Despite the detailed discussions about the glycemic peaks above, the glycemic index of the fruits evaluated suggest beneficial health effects since most of them had low GI (77.8%), two had moderate GI (coconut water and custard apple), and none of them had high GI. GL was low for all fruits. Regarding the recommendations that both GI and GL should be low, (Salehi et al., 2012; Egan et al., 2011), dietary restriction of coconut water and custard apple intake is advised. However, with regard to cashew (Figure 4), although its GI and GL are low, the initial glycemic peak triggered can be harmful, especially for people who have high fasting glucose level, such as obese patients who have metabolic syndrome and diabetic patients (Brand-Miller et al., 2009a). Gibson et al. (2011) also found variations in the glucose level peaks of foods belonging to the same food group.

According to Brand-Miller et al. (2009b), the glycemic curve should not be evaluated only in terms of calculation of the area under the curve (which leads to the determination of GI). The reason is that it is likely that the carbohydrates in some foods cause a sharp peak in the glycemic curve. However, these peaks can quickly disappear so that a value lower than the reference value can be obtained when performing the calculation of the area under the curve.

Still according to these authors, postprandial glucose peaks contribute to the development of chronic diseases, particularly atherosclerosis, and are an independent risk factor for cardiovascular disease. Even within the normal range, blood glucose peaks after meals may act directly to increase oxidative stress and inflammatory response (Brand-Miller et al., 2009a). However, this information has not been addressed in the International Tables for food GI.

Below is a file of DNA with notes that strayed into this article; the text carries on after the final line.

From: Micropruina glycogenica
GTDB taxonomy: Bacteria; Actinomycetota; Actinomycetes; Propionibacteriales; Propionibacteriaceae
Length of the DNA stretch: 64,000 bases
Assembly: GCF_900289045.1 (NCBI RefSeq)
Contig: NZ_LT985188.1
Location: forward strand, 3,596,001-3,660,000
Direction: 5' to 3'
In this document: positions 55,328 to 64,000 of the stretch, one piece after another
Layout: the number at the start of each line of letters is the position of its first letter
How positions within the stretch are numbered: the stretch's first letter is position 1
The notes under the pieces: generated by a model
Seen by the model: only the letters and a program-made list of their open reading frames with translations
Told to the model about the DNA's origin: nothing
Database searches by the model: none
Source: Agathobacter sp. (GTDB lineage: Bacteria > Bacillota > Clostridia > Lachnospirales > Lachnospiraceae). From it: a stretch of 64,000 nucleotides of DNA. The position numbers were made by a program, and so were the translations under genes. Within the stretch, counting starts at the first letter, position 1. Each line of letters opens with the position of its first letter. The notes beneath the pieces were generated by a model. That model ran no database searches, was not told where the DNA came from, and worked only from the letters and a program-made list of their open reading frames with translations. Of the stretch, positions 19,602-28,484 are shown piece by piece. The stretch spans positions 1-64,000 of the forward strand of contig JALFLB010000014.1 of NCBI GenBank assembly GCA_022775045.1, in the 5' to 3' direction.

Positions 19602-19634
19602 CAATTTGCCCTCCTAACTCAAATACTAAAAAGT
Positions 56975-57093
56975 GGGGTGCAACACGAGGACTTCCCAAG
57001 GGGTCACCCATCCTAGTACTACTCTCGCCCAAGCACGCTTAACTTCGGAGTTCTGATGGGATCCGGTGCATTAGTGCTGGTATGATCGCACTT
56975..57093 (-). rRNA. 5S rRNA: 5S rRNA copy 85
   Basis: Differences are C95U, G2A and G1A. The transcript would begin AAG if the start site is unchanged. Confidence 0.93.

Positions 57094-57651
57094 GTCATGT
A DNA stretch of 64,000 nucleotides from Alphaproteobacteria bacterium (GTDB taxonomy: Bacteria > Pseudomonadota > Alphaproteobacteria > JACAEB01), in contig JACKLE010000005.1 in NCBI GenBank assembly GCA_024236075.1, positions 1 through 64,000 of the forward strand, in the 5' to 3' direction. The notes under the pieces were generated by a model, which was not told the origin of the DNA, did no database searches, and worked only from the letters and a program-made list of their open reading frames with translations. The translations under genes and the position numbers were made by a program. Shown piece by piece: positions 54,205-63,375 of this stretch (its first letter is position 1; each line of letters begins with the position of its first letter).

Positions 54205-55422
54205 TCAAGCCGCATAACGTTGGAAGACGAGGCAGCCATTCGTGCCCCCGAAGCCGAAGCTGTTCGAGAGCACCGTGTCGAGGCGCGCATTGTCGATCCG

According to the dietary restriction recommendations, aspects such as quantity, variety, and frequency of consumption should be taken into consideration. Since coconut water and custard apples have moderate GI, the intake of these fruits in quantities greater than recommended, the GC may also increase to moderate or even high levels. The same can occur if excessive amounts of low-GI fruits are consumed. The issue of quantity should be addressed individually considering people in general or those receiving treatment.

In general, guidelines such as the Dietary Guidelines for Americans (U.S. Department of Agriculture, 2010), recommend a daily intake of three servings of fruit. If a person consumes three servings of one fruit, the risk of inadequacy increases, underscoring the need for daily intake to be varied.

The issue of frequency becomes relevant because foods with moderate or high GI and/or GC may not be associated with health risks if consumed occasionally by healthy individuals, but it may worsen glycemic control in patients with chronic diseases such as diabetes mellitus. In Brazil, empirically, it has been observed in health services that there is an excessive intake of certain fruits during periods of greater availability, with subsequent reports of altered glucose levels in certain populations during these periods. It is important that seasonal consumption be investigated and quantified in order to be sure of the real impact of such consumption on health.

It cannot be omitted that the dietary analysis that uses GI and GL is still controversial as to the indications and importance. Some systematic reviews and revisions (Esfahani et al., 2009; Gnagnarella et al., 2008; Mente et al., 2009) demonstrate the value of using these indicators, but others do not show this relevance (Dong & Qin, 2011; Esfahani et al., 2011; Mulholland et al., 2008, 2009). There is still a long way to go for researchers regarding this issue to ensure that GI and GL are quantified and addressed in studies on consumption and dietary prescription aimed at promoting health and preventing diseases.

5 Conclusions

Most of the Brazilian fruits evaluated have low-glycemic index and low glycemic load and can be consumed safely following the dietary guidelines for quantity and variety. More effective control of coconut water, cashew and custard apple intake is recommended, specifically for patients with chronic diseases and poor glycemic control.


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Received: August 01, 2014; Accepted: December 27, 2014